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Media Room: Defence Transcripts

Department of Defence


22/07/2009 MECC 90721/09



Russell Offices, Canberra, ACT, Tuesday, 21 July 2009





Q:  I just wonder, from what I can see of a quick reading of this, the incidents don't identify where the Australian troops are from. Could you go through each of them and tell us which Australian force element was involved in each of those incidents please?


AIR CHIEF MARSHAL ANGUS HOUSTON:  Yeah, OK. Serial 1 was the Reconstruction Task Force. Serial 2 was Special Forces. Serial 3, Special Forces. Serial 4, Special Forces. Serial 5, Mentoring and Reconstruction Task Force. Serial 6, that was the Special Forces. Serial 7, Special Forces. Serial 8, Special Forces. Serial 9, Special Forces. Serial 10, Special Forces. Serial 11, Special Forces. Serial 12, Special Forces. Serial 13, Special Forces.


Q:  So we can take from that that the nature of the work that the Special Forces does do puts them in the risky position of causing civilian casualties?


AIR CHIEF MARSHAL ANGUS HOUSTON:  Well, I think if you go back to why we deploy the Special Forces - we were concerned about our people doing reconstruction and training, and we decided to enhance our force protection. The mission that the Special Forces have been deployed on is to enhance the force protection for our mentorors, our reconstructors, the people who are doing, if you like, the stabilisation work and the reconstruction.


So the nature of their business is to disrupt Taliban operations. The nature of their business is to go out and kill or capture the Taliban leaders. That strategy has been highly successful. Last year, we were the only province where the number of violent incidents actually reduced compared to the year before, and that was because the Taliban were totally on the back foot and totally disrupted all the time. So what I would say to you is that our Special Forces are doing a magnificent job. But again, their task is complicated by the fact that they have to go out and go after these leaders in an environment where the leaders hide in and amongst the population. So if the leader resists, as we've seen on a number of occasions, there ends up -  there is an exchange of fire. Regrettably, sometimes, civilians are caught up in that sort of situation. If we go back a fair way, you might remember when Private Worsley was killed, he was killed as he sort of went into the compound and a firefight ensued and a couple of civilians were killed in the crossfire. Now, was that us or was it them? It's very hard to determine. The point is that when you get a contest in a compound like that, our people have to defend themselves, and from time to time, unfortunately, civilians are caught in the crossfire.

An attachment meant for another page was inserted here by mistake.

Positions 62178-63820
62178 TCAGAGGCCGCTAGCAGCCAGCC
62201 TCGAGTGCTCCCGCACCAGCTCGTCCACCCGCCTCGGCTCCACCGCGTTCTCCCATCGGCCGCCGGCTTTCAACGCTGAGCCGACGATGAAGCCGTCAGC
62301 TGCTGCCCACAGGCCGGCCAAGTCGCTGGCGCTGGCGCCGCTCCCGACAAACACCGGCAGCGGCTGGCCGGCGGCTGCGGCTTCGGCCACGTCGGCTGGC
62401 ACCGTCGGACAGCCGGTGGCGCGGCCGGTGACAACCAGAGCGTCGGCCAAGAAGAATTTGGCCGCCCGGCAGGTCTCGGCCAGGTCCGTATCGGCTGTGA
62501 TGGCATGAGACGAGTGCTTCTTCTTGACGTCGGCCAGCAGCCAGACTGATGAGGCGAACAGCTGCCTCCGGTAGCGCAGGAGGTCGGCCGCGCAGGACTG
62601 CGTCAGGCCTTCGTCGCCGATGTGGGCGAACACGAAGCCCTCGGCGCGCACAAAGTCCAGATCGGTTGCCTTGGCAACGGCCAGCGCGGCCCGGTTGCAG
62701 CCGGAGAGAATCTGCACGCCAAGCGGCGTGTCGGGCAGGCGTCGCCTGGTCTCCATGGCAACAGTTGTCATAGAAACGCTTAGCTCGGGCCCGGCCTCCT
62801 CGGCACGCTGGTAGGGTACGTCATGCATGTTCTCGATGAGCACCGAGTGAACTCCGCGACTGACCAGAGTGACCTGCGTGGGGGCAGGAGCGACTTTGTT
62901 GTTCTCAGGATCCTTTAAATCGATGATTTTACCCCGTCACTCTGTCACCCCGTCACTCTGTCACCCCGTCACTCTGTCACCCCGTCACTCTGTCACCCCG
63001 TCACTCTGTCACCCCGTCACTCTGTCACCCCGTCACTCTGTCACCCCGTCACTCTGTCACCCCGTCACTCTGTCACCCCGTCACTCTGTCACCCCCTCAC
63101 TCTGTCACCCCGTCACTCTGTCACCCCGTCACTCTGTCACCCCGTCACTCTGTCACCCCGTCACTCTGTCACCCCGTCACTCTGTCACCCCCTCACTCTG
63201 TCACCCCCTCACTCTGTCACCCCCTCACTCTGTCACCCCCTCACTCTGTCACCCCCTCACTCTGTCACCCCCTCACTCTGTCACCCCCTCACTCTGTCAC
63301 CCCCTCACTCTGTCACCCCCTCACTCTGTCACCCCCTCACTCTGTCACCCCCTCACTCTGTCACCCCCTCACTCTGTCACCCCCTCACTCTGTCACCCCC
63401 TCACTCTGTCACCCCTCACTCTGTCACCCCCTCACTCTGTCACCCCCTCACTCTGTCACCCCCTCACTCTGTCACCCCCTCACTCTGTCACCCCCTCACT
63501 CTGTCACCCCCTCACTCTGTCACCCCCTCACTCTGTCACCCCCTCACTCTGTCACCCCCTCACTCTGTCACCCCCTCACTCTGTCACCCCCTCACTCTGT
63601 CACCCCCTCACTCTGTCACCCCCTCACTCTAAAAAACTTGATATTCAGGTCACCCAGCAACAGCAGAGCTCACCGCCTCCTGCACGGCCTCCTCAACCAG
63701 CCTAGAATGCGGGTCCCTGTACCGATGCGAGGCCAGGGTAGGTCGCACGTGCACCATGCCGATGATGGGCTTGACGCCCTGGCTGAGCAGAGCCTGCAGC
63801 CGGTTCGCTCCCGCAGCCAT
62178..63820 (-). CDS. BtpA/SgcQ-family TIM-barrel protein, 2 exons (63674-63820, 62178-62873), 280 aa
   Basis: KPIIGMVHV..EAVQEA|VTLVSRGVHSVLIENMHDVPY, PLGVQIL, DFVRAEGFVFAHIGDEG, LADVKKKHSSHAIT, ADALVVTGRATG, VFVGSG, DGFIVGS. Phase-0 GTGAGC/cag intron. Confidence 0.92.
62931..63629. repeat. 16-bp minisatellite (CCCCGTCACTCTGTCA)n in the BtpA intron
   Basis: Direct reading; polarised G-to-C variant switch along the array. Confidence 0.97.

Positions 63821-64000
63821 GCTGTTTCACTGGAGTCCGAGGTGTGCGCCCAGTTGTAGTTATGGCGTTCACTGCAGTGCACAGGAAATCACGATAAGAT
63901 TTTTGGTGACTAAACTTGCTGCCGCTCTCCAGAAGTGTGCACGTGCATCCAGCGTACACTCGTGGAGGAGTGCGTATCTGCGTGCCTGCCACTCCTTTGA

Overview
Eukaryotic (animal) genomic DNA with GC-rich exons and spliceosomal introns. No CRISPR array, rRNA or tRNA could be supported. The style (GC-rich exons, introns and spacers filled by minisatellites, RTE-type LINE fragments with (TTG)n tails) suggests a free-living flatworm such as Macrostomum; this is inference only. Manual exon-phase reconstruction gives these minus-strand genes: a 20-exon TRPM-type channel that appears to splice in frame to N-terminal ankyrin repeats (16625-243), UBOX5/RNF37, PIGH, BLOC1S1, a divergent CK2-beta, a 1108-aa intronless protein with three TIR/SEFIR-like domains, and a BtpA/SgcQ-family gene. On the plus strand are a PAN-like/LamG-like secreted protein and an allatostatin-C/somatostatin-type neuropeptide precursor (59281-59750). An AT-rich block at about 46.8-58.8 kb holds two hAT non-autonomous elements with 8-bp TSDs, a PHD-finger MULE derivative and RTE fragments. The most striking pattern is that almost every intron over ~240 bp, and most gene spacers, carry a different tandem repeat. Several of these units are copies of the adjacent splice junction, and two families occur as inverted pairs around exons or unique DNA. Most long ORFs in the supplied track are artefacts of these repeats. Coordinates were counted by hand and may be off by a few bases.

Q: Are you acknowledging that prior to today, the Defence Force's public reporting of civilian casualty incidents has been inadequate?


AIR CHIEF MARSHAL ANGUS HOUSTON:   No, I wouldn't say that. I think if you look at the incidents that we've reported on, they are the more serious incidents, and we've been open about those. Given the overwhelming interest in the subject of civilian casualties expressed by you, we and my minister decided that the time was right to go out and say to you, you know, “Here is everything that has happened over the last 12 months.” Now, you will note that a lot of the ones that I mentioned are woundings. We haven't as a general, I suppose, rule reported when one or two people have been wounded.


Q:  But you are ...



AIR CHIEF MARSHAL ANGUS HOUSTON: What I undertake to do is any time anybody gets hurt as a consequence of our activities, and of course from here on in, it will be a combined activity, because increasingly, we are working with the Afghan National Army and the Afghan National Police. For example, our Special Forces now, every time they go out, one third of the force is Afghan. And what we're doing now in order to observe the sort of cultural sensitivities of the Afghans, it will be the Afghans that go and knock at the door and ask the occupants to come out when we do one of these compound searches. So our people will not be in the front; it will be Afghans talking to Afghans, and we think that that's a great step forward. We now have Afghans that can do that. If we go back 12, 24, 36 months, we just weren't in a position to do that. So I think that's a positive development, and it will help us mitigate against the risk of civilian casualties.